ZR: This one is for Eugen – your ability to switch from growls to clear singing is amazing. Have you had to train in a certain way to do that, or did you just find it comes naturally to you?
Eugen: Well, I taught myself how to growl. The hardest part was to find a way to do it without affecting my throat. Also it took a while before I was able to growl without a lot of effort. When I began to growl I was exhausted after a song or two. Switching between growl and clear singing came naturally.
ZR: Your music is amazingly eclectic, switching from metal to jazz and everything in between at the drop of a hat. What do each of you listen to predominantly, who inspires you?
WW: We all listen to a lot of different music. I think metal represents about 15-20% of our usual listening habits, at most. We really dig Michael Jackson, Jeff Buckley, we love 60’s funk and quite a bit of hip-hop. Of course, we each have things that we love listening to that the other guys in the band don’t really dig. I’ve been going through a heavy Circa Survive period for the last couple of months, can’t quite get the guys in on it, though,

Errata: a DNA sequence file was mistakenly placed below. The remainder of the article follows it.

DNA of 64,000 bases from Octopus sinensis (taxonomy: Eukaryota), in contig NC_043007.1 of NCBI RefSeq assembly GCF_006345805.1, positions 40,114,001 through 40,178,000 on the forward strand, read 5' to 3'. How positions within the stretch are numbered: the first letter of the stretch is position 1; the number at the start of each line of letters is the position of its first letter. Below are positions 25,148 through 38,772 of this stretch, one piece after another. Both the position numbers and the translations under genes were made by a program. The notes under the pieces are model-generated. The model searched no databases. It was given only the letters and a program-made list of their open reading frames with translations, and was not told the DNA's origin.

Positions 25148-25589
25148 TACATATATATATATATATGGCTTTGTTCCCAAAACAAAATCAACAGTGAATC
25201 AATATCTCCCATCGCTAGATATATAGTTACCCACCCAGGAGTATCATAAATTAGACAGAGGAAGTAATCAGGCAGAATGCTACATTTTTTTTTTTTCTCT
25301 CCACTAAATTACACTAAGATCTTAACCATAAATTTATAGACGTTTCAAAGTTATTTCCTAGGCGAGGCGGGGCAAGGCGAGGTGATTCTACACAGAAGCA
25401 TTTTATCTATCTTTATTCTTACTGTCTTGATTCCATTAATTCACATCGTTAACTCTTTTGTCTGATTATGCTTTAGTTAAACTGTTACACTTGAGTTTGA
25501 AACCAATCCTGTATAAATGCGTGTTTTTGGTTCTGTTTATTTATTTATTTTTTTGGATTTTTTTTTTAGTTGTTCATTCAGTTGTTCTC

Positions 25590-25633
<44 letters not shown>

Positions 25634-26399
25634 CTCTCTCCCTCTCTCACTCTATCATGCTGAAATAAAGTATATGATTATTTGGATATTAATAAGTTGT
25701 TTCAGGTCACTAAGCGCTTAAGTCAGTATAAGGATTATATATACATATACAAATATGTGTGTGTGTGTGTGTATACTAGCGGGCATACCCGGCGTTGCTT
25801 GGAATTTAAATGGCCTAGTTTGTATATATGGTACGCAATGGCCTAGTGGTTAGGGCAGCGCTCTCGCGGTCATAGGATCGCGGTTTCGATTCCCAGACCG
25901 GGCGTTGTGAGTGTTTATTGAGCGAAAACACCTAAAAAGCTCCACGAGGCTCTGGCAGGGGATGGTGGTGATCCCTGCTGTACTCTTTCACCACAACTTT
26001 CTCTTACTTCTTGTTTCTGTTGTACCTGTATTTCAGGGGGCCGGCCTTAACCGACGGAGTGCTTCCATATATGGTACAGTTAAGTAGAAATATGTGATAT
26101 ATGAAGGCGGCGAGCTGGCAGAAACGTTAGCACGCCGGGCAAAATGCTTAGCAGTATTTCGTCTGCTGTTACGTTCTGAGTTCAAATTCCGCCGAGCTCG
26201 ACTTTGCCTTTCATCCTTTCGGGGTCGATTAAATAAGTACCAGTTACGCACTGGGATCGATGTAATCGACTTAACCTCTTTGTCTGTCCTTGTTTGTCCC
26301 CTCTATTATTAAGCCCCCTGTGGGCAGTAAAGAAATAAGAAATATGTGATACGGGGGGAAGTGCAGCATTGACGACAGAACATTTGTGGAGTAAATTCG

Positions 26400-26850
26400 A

ZR: Speaking of hats – what’s the story behind the Chapeaugraphy theme? To me, as an observer, it seems like such an amazing visual reference to the intricacy of your music, but I probably never would have heard of it were it not for you guys. How did you discover it?
WW: Short answer – Wikipedia. It was Dasu, the guitarist, who showed us the concept, via said website. We just thought it was a great metaphor for both the song and our whole musical identity.